Further evidence of changing times

A recent Star Tribune (Minneapolis) article underscores changes in the field of corrections regarding how mail is delivered to inmates. The article, titled “Paper and Ink Spelling Trouble,” chronicles some changes that are being pilot tested and debated in Minnesota and elsewhere. The objective of the procedural changes is to reduce the influx of liquid drug formulations dripped onto the paper of a letter, magazine, or other item mailed to an inmate. The correctional facility in Stillwater, Minn., is experimenting with photocopying all inmate mail and delivering the copies to the inmate. But there are drawbacks. The reporter states: “In Stillwater, this test is adding hours of work for [a correctional officer] while creating an extra, even if temporary, barrier for inmates relying on photos, greeting cards, and letters to stay tethered to loved ones in the outside world.”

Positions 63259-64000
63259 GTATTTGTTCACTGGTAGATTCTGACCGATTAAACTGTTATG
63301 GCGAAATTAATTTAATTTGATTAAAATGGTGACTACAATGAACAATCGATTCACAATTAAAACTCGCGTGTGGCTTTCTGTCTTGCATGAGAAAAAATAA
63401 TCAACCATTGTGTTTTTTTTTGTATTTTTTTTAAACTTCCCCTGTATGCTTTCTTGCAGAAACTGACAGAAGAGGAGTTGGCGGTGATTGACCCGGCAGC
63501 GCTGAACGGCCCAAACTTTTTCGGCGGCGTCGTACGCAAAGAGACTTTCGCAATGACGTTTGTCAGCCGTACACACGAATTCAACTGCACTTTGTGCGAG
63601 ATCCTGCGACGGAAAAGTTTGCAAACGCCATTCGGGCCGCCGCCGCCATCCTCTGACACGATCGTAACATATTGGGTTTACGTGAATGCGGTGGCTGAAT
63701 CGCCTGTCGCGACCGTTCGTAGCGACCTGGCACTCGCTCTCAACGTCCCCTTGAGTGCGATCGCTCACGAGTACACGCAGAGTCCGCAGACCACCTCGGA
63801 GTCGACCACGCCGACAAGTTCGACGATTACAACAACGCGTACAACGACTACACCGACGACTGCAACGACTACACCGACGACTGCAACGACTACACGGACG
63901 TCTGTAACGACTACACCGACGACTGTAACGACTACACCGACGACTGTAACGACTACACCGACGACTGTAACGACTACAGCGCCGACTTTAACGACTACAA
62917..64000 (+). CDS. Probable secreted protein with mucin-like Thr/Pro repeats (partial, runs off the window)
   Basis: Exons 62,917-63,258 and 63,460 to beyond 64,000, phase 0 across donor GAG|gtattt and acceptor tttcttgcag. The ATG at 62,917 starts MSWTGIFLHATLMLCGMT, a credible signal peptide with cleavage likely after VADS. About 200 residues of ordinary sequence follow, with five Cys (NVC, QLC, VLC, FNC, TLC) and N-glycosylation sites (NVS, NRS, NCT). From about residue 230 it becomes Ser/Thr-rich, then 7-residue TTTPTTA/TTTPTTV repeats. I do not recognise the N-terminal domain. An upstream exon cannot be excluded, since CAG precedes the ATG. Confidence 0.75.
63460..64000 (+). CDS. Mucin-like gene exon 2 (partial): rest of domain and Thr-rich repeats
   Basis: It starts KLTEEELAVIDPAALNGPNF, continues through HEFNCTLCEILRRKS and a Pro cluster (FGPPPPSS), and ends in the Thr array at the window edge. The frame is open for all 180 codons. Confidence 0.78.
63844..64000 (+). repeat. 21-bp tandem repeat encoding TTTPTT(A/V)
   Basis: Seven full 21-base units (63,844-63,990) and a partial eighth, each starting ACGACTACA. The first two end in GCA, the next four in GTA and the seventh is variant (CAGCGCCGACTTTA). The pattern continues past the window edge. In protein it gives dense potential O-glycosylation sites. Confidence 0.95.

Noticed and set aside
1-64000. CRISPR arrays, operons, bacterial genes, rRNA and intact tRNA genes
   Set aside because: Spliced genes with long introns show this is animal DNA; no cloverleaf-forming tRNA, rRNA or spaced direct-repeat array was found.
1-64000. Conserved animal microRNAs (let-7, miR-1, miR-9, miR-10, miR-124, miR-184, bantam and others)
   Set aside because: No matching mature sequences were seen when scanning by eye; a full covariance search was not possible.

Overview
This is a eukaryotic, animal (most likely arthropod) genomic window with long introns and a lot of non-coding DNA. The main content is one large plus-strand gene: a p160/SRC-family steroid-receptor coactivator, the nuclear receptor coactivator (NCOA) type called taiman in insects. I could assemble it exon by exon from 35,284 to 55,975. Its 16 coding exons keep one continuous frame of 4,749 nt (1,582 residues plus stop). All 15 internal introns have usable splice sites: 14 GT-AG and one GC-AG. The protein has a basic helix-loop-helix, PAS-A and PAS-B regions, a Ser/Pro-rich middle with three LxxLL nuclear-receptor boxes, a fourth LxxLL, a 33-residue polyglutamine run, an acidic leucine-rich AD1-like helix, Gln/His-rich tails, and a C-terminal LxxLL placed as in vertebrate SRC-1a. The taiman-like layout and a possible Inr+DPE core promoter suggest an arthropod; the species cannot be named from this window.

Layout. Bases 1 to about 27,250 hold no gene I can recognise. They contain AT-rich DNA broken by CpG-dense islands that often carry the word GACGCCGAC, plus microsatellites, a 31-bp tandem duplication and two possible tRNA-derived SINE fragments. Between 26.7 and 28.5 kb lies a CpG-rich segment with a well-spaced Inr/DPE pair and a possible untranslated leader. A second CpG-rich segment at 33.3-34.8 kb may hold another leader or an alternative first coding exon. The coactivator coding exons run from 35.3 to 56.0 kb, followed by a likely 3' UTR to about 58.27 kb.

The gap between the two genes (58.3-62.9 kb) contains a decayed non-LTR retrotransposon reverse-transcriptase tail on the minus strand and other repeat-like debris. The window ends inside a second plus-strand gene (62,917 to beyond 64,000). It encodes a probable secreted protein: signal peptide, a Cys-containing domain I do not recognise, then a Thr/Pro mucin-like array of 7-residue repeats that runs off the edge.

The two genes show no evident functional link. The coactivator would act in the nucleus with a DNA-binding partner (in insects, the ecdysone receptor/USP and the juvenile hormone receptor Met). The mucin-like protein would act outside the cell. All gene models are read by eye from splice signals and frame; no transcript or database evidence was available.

The article continues: “’It depersonalizes,’ said Michele Livingston, whose son, Jeffrey Young, is serving a life sentence for murder in Stillwater. ‘Already there is no contact, and mail is actually one of the best ways to communicate with someone incarcerated. It tells them it took effort and time to say something to them. Now when you get photocopies, it takes it away.’”

So, in good Lutheran fashion, “What does this mean?” There are several take-aways for us. One is a reminder to “work while it is day,” that is, make the most of opportunities to spread the gospel because those opportunities can evaporate. Doing our ministry by U.S. mail has worked well for more than 30 years, but that era may be changing.

A second take-away is the continual need to innovate and develop new ways to deliver the gospel. WELS Prison Ministry has a team working on developing viable methods for delivering pen pal letters and our Bible studies as well as receiving tests and returning them to inmates using electronic delivery. Please pray for blessings on this team’s efforts.

Finally, the article renews our conviction that the spiritual and emotional encouragement we provide through pen pal letters and test comments are personally vital to the inmates despite any photocopying. The Word of God works, even if it is photocopied first.